2. The success of the brain
2.1 Genes and brain
All living beings are thermodynamically improbable entities that can only overcome the universal flux towards disorder and entropy through the exploitation of the information fluxes of our universe, thus, by accumulating and using information. Craniate animals have two powerful processors within us: the genome and the brain. The genome is housed within the nucleus of our cells, in chromosomes. The brain is housed in our skull, like a treasure protected in a safe box. We have millions of genome samples, but a single brain. The genome saves information in DNA sequences. The brain saves information in neuron connection patterns. The genome is a safe processor, although an extremely slow one. The brain processes much faster, being able to answer in real time to the challenges posed by a changing environment. The fundamental processor is the genome, as it is the genome who invented the brain, and not the other way around.
The brain is a system more complex than the genome by several degrees of freedom, which is the reason why it is much more difficult to understand. Until now we have been more successful in the exploration of the genome than in the exploration of the brain; we have managed to understand better the fundamental mechanisms of the genome than the brain. Nevertheless, the discovery and functional understanding of each of the genes involved in the development of the brains, and the biochemical circumstances of their activation and deactivation, will offer us new paths for the study of cerebral mechanisms and systems. In any case, the success in the discovery of the genome is the success in the discovery of the brain, a key milestone in the tortuous path toward self-understanding.
2.2 The place of culture
Human nature, our natura, is written inside our genome like culture is written inside our brain. Nature remains static throughout our life, our genes do not change. We die with the same genes with which we were born, and the same with which we were conceived a the time of fecundation (by the fusion of half genome from our mother and half genome from our father to give shape to an entirely complete and novel individual genome). Culture is dynamic, changing continuously. Each day we learn and forget things. Our natura is passed genetically, while culture is transmitted by social learning. Our natura, our genome, comes from our predecessors, while our culture can come from different individuals other than our predecessors. The fundamental study of cultural dynamics is awaiting a better understanding of the brain's functional plasticity: how is cultural information codified, how is it added, how it is erased, and how is it changed.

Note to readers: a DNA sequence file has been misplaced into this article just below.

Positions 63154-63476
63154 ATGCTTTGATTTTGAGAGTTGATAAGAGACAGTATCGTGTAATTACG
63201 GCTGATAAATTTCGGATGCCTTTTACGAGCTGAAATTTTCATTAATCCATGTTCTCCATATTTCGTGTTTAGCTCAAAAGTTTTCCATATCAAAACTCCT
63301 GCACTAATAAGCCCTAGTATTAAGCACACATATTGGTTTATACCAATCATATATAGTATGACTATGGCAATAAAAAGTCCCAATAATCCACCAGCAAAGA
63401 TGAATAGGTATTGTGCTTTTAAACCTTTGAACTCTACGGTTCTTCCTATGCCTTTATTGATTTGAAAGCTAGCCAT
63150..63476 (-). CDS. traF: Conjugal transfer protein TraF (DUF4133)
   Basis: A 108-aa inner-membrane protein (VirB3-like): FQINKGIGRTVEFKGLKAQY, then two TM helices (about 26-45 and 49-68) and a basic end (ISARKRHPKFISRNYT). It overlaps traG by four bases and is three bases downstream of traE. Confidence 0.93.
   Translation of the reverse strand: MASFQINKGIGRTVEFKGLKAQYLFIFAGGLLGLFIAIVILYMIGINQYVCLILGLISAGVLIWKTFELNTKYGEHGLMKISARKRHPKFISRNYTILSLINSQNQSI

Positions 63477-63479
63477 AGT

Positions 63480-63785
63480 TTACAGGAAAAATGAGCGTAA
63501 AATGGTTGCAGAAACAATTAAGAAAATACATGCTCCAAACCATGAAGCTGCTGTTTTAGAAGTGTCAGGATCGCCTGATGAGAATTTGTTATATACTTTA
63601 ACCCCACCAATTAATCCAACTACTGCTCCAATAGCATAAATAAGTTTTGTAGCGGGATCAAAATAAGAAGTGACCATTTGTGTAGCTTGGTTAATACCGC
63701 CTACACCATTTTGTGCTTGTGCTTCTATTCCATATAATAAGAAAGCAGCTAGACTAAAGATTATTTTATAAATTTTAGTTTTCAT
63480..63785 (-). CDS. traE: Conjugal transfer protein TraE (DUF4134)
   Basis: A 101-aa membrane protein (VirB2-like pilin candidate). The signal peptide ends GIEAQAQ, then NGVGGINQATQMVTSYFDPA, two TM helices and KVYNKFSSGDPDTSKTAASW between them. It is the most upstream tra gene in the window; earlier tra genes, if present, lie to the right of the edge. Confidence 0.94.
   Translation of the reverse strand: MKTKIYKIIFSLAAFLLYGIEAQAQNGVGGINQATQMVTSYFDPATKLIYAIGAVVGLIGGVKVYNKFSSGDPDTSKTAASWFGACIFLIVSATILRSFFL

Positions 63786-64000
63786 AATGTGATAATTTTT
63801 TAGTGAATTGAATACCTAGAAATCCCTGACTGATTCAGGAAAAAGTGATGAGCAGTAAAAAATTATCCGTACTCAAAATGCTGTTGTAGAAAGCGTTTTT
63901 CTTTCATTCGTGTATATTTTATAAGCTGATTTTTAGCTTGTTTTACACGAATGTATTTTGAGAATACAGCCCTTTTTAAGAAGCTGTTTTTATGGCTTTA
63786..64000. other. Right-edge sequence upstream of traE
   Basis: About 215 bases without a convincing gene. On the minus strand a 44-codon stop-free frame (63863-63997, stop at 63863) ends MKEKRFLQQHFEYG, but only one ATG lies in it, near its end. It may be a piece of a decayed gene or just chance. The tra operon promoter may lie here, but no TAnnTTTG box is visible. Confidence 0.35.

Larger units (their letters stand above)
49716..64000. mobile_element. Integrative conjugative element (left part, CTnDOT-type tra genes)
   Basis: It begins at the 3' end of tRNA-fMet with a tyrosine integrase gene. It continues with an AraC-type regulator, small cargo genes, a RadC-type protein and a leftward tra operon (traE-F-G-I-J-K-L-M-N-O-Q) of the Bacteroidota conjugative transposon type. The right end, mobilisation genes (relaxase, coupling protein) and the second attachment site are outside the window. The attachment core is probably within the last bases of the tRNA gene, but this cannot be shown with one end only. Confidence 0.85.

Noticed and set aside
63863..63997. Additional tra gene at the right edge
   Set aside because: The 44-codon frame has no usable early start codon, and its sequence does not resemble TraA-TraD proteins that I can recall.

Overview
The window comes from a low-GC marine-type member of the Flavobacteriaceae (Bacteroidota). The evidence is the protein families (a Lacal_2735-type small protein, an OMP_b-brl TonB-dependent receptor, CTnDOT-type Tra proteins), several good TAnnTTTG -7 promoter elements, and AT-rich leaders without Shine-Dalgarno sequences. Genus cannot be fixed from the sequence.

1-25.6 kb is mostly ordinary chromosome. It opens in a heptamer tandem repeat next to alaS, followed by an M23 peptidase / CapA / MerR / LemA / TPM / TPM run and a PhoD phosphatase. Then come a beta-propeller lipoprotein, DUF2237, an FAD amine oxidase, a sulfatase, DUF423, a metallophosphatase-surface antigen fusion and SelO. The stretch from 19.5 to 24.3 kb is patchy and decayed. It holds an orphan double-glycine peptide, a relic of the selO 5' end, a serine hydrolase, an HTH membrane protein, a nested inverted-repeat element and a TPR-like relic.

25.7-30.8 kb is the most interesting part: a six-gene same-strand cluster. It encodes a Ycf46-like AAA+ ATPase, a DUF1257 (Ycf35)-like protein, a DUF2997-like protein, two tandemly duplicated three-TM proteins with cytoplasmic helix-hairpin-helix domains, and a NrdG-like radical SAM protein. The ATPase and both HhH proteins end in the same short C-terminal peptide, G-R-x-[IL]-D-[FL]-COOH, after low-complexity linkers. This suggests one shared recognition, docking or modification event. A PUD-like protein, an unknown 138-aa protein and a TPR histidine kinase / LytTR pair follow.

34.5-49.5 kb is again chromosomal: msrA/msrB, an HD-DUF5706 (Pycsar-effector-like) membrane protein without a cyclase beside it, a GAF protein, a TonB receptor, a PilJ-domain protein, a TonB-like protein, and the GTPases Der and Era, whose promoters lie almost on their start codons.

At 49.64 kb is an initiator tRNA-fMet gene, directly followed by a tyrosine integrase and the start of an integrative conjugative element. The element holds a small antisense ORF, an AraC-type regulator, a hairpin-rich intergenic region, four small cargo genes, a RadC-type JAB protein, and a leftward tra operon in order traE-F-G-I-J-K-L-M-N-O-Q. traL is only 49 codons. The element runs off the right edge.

The cultural phenomenon exists in many species of animals. We have been witnessing a formidable explosion of human culture in the last five thousand years, withstood by the introduction of artificial support mediums and extra-cerebral cultural information. The invention of writing allowed us to register data, memories, and fantasies outside of our head, over a brick of clay or over a sheet of pressed papyrus. This way, we began to have cultural contents outside of our brain. The invention of the printing press only accelerated this phenomenon. The entire Espasa Encyclopedia has never been inside a brain, it has only existed in the 90 thick volumes of paper it is made of. New support mediums like vinyl gramophone records, photographic plates, and magnetic tapes have further broaden this process. In the last decades, the combination of computers and the Internet with its multiple servers, together with the rest of current IT paraphernalia, have created a huge space where not only cultural contents are saved, but they are also processed and modified. This is what we cal web-2, which has certain structural similarities with a "superbrain", whose neurons would be each of us. This is only a metaphor, but still shows us the success of the incredible potential of a real brain, the one we have inside our skulls.